The authors present psychoacoustic and electrophysiologic data concerning a patientwith partial damage to the auditory nerve, presumably from a dilated arterial vessel. The lesion was described and documented during neurosurgery for vestibular nerve decompression. Pure tone thresholds, psychoacoustical tuning curves, speech reception ability for spondaic words, maximum word recognition performance for monosyllabic NU-6 word lists, and performance on the synthetic sentence identification test in the ipsilateral and contralateral competing message modalities were normal. Findings consistent with eight nerve dysfunction, absent contralateral acoustic reflexes, absent or unrecognizable early evoked potentials occurring in the first 10 msec, brainstem auditory evoked potentials (BAEPs), and slight rollover of the performance intensity function for monosyllabic words were obtained on the involved side. In spite of the grossly abnormal BAEPs, two late, presumably cortical, auditory evoked potential components, which occur in the 60 to 250-msec range - vertex potential and T complex - were present and normal. The findings indicate that the perceptual processes needed for speech reception and recognition and for the appearance of later, presumably cortical-evoked potentials can be preserved despite partial damage to the auditory nerve.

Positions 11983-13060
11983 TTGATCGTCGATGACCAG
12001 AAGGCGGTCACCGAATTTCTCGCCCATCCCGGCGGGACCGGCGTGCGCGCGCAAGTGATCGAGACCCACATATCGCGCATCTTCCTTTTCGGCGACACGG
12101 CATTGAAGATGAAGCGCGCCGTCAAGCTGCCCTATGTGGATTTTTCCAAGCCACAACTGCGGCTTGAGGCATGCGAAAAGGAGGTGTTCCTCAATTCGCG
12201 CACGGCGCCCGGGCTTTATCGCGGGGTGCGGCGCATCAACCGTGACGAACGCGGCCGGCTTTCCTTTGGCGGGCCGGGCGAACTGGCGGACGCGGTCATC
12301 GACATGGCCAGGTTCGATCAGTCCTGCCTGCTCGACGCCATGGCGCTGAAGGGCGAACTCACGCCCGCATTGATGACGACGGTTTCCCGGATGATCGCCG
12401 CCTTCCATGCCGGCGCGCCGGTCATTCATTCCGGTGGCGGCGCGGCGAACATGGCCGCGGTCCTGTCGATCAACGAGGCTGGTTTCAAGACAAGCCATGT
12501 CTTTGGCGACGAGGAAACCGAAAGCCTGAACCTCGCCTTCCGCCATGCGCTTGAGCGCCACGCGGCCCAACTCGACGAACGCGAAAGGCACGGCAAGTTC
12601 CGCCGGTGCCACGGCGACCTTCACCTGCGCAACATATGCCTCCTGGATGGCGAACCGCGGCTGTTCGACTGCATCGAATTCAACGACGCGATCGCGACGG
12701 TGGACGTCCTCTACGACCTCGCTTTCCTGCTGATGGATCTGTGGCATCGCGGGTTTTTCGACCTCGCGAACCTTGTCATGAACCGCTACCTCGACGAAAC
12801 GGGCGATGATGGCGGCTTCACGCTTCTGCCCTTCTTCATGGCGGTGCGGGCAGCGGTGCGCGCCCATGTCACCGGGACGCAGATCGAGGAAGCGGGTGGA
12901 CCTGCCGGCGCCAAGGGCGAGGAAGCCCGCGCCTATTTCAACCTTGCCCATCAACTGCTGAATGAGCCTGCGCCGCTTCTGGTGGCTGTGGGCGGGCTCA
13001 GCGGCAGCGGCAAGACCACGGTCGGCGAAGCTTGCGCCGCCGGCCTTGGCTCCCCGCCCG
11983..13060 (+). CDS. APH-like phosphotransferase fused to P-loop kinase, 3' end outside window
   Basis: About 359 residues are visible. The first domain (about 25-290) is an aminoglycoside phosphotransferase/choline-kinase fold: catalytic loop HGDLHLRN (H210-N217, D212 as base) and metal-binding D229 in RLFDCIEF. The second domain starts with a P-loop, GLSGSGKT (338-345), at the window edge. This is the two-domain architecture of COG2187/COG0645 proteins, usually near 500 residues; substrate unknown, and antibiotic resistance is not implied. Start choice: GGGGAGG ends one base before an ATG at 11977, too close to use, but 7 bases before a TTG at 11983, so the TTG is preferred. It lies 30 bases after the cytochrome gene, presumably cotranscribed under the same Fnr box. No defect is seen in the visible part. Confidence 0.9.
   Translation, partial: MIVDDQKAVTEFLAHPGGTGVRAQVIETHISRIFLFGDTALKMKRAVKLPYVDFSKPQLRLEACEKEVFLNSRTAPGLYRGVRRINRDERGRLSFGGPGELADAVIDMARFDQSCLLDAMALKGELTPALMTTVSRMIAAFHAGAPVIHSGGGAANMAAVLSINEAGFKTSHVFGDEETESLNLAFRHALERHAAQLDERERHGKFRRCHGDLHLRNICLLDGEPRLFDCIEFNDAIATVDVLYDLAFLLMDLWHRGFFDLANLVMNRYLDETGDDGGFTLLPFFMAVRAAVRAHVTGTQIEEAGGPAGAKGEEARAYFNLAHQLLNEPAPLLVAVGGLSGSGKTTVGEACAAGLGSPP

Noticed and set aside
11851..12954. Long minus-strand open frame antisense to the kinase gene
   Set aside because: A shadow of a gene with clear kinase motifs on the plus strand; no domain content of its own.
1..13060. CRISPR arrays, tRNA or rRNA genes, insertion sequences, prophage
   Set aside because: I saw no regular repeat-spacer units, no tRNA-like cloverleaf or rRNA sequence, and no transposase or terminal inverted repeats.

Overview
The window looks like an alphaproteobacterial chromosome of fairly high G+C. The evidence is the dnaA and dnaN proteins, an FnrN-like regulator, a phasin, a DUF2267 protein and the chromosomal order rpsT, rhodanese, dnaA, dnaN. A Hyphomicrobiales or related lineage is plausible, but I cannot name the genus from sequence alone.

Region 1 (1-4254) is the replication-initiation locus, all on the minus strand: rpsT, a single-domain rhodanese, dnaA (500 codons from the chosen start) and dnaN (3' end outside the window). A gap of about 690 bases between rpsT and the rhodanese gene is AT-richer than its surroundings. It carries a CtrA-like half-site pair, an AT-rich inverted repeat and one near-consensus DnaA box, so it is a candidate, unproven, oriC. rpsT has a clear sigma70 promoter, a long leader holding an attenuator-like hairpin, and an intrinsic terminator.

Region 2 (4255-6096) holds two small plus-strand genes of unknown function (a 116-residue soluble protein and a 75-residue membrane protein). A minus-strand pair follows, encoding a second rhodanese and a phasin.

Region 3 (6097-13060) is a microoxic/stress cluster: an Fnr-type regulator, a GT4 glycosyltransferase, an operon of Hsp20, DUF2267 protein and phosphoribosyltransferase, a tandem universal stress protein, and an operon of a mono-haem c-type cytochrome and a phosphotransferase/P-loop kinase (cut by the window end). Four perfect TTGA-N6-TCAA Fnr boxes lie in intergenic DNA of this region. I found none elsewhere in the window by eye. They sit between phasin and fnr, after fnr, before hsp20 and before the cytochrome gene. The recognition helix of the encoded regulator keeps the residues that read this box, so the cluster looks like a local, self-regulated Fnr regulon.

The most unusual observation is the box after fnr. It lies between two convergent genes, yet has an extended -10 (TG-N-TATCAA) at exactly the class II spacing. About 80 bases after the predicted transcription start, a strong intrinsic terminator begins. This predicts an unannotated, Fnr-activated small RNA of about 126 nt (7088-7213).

|Original language||English (US)|
|Number of pages||6|
|Journal||American Journal of Otolaryngology - Head and Neck Medicine and Surgery|
|State||Published - 1984|
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